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  • identicon
    Anonymous Coward, 1 Dec 2016 @ 8:54am

    in·al·ien·a·ble

    inˈālēənəb(ə)l/
    adjective
    unable to be taken away from or given away by the possessor.
    "freedom of religion, the most inalienable of all human rights"

    reply to this | link to this | view in chronology ]

    • identicon
      Anonymous Coward, 1 Dec 2016 @ 10:53am

      Re: in·al·ien·a·ble

      Could you splain what you are getting at here?

      the guy is a Canadian citizen. The CBP of America has no oath or obligation to observe his rights. The US Government was created to Guard OUR liberty, not theirs!

      If foreigners get rights just by hitting American soil then the courts will be busy as fuck issuing arrest warrants for each at every member of an invading Army.

      reply to this | link to this | view in chronology ]

      • identicon
        Anonymous Coward, 1 Dec 2016 @ 12:16pm

        Re: Re: in·al·ien·a·ble

        Just like Jefferson, I feel that the rights are automatically part of being human. Unlike him however, I don't limit it to men only. Taking and searching electronics with no suspicion is tyranny. Creating a law that directly contradicts the constitution automatically makes it an invalid one.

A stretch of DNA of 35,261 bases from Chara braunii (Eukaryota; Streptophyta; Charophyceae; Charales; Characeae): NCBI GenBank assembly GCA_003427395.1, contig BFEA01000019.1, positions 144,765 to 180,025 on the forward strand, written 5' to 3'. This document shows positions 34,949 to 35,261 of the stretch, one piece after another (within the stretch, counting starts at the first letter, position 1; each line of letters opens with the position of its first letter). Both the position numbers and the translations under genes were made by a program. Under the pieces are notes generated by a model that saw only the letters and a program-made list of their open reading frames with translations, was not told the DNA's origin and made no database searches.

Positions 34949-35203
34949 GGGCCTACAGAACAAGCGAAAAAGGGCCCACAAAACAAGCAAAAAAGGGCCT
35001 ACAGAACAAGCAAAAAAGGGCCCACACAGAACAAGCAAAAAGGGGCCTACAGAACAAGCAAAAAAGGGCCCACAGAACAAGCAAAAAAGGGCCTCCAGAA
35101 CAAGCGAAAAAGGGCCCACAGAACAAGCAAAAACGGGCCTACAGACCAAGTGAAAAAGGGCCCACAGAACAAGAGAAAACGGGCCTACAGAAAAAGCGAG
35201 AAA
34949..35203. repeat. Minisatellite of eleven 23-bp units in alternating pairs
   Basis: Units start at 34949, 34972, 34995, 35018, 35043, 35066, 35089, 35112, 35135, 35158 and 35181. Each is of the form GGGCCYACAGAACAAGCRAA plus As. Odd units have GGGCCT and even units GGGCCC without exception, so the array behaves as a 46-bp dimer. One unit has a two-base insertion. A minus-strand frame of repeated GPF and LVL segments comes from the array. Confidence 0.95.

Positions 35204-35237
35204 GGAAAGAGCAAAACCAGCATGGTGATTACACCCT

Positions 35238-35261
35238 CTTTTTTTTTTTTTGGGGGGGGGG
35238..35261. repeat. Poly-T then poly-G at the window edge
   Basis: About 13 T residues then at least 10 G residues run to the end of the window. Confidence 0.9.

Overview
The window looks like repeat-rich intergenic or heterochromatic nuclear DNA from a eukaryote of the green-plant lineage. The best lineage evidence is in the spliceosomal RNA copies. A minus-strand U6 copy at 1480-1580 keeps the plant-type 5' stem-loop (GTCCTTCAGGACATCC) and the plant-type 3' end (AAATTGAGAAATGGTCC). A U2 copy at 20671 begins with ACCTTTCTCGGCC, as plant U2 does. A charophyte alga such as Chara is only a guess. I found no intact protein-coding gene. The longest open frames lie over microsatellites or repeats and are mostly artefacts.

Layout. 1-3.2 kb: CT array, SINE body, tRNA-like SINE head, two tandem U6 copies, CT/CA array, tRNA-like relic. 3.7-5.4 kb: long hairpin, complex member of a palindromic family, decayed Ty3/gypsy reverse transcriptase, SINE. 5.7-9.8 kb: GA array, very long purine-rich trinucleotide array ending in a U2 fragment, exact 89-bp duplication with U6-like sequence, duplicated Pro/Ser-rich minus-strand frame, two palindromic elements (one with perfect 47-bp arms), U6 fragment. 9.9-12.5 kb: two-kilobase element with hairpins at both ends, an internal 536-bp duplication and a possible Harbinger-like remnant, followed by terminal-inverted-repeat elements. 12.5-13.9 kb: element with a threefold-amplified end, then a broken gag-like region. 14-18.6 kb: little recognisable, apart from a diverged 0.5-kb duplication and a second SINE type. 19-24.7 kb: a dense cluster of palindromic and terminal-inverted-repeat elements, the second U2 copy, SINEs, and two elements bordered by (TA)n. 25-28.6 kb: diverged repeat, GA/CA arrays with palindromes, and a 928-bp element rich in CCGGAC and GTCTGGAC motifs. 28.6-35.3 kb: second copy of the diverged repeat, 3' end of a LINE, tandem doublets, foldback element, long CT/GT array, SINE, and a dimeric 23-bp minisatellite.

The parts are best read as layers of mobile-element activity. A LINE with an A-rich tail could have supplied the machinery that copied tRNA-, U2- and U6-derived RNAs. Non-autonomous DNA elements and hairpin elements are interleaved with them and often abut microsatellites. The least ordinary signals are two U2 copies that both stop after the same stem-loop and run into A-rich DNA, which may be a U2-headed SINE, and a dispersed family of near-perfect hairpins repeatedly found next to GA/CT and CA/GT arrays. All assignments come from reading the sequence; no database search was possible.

We hold these truths to be self-evident, that all men are created equal, that they are endowed by their Creator with certain unalienable Rights, that among these are Life, Liberty and the pursuit of Happiness.

        reply to this | link to this | view in chronology ]

        • identicon
          Anonymous Coward, 1 Dec 2016 @ 1:16pm

          Re: Re: Re: in·al·ien·a·ble

          > Just like Jefferson, I feel that the rights are automatically part of being human. Unlike him however, I don't limit it to men only.

          If I'm not mistaken, I believe that Jefferson limited it even further to *white* men only. Jefferson was a slave owner. And yet, there are many today that believe that Jefferson was *still* too liberal with freedom.

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      • icon
        nasch (profile), 1 Dec 2016 @ 4:56pm